Speaking of which, the celebrities are on Sugar Free Farm for 15 days. A safe rate of weight loss is generally considered to be 0.5-1 kg (or 1-2 lb) a week. So they should lose about 2 kg, or 4 lb, on the outside. A snippet was shown at the end of the program in which Alison Hammond said she was “pleased” she’d lost 8 lbs. Whether that was after two weeks or a shorter period of time wasn’t clear, but either way, it’s a lot. It suggests that her diet is/was too low in calories, particularly considering all the extra physical activity.  Perhaps some of her so-called “sugar withdrawal” symptoms were actually simply due to the fact that she wasn’t consuming enough to keep up with her energy needs?

That aside, the diet they followed did seem to be fairly balanced, with plenty of vegetables and adequate healthy fats and protein. They had all been eating huge quantities of sugary foods beforehand, and cutting down is no bad thing. I’m just skeptical about exactly how much of the bad, and indeed the good, can be pinned on sugar.

Still, it made good telly I suppose.


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15 thoughts on “Is it possible to give up sugar completely?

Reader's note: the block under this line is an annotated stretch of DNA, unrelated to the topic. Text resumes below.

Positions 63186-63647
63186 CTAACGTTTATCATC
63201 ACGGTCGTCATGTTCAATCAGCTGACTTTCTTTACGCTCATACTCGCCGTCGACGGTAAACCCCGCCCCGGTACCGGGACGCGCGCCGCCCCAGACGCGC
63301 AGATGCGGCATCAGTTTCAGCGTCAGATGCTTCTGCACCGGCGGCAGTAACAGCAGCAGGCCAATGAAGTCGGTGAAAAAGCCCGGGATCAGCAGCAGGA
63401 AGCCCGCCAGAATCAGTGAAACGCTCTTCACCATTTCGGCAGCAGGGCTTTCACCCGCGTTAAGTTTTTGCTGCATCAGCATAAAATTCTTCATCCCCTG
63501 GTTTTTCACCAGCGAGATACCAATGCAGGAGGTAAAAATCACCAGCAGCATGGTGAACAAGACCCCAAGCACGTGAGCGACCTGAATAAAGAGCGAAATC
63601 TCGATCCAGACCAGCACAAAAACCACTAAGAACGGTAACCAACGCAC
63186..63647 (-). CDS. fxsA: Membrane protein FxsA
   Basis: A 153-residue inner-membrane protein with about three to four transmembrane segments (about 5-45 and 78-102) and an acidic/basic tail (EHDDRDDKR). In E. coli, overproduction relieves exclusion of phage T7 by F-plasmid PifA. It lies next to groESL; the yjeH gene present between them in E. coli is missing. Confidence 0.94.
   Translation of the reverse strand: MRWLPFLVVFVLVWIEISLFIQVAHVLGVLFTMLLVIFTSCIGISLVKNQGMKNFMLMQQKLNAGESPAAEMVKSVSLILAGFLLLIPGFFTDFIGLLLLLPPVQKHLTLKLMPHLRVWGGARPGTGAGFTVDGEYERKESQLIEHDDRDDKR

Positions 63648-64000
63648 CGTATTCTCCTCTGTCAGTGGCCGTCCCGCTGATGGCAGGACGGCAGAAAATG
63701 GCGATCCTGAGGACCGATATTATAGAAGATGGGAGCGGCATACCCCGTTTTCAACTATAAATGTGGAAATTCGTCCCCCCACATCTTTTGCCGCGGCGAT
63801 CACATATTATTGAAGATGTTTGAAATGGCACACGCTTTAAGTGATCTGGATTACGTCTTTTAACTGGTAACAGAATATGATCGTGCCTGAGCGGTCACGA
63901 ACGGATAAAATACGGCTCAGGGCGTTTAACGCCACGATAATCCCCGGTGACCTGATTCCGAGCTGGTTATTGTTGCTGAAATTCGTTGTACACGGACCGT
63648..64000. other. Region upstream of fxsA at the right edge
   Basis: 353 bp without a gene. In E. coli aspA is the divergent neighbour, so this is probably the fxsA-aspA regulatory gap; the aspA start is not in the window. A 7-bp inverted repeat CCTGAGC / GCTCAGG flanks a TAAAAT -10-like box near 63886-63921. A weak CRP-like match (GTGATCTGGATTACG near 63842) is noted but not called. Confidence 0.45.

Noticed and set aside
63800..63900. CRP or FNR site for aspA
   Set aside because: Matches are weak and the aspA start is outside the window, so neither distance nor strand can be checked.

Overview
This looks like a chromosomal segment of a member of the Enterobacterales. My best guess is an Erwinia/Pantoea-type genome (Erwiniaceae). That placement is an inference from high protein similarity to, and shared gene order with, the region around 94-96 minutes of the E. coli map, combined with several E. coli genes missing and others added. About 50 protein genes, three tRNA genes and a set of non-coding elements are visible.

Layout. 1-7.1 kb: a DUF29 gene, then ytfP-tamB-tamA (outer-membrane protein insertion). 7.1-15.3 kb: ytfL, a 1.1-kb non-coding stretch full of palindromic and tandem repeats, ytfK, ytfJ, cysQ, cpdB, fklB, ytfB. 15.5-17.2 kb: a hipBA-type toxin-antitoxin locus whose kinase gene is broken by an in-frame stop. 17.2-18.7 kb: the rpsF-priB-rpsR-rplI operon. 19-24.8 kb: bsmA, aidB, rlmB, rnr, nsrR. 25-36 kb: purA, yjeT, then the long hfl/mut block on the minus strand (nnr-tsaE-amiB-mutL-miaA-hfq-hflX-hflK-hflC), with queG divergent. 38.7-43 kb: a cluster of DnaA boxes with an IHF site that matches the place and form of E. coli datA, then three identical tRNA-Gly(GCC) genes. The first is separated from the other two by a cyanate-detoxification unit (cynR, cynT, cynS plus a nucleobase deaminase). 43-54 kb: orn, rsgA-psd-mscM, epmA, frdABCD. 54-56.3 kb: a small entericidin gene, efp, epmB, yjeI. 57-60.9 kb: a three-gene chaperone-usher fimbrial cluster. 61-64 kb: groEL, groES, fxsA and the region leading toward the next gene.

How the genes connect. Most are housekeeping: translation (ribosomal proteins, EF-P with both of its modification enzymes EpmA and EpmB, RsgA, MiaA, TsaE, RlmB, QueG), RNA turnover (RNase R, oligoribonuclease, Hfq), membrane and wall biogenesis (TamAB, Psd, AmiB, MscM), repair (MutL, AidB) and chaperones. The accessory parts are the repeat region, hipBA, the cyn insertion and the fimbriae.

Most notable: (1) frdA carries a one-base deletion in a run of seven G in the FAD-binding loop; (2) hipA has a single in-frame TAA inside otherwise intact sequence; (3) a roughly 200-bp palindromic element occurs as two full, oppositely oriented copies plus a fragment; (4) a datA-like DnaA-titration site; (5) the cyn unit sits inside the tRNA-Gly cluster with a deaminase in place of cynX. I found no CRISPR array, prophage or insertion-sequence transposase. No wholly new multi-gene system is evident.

1. Hi Kat, Good post! “Eat Fewer Calories And Do Some Exercise Farm” doesn’t really flow off the tongue, nor does; “Get your bum out from in front of the telly and do something useful” I suppose it would be detrimental to the viewing figures too.

    Liked by 1 person

    • Indeed, and also therefore (since this is ITV) advertising revenue 😉 Although having said that, I do recall a children’s telly show in the 80s called something like “Turn off the TV and do something less boring instead”.

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      • Thank you for the brief synopsis…Saves me time :-). Labyrinthitis isn’t a whole lot of fun. I had it last year, very disturbing until I found out what it was. There are two forms. Both are Viral, so no antibiotics then. The only cure is anti nausea medication. Oh, and if you are officially diagnosed, you are not insured to drive until it has cleared up. I had an enforced week off, and it wasn’t pleasant. Funny for the rest of the familiy, and stairs became a whole new adventure!

        Liked by 1 person

  2. Curious about your comment about not consuming enough to meet your energy needs – am I wrong or isn’t that the whole purpose of a weight loss diet? Forcing your body in a hopefully reasonable way to consume your stored fats (hopefully not muscle) in a safe measure? I am assuming its the speed and not the process you consider to be unadvisable or unsafe?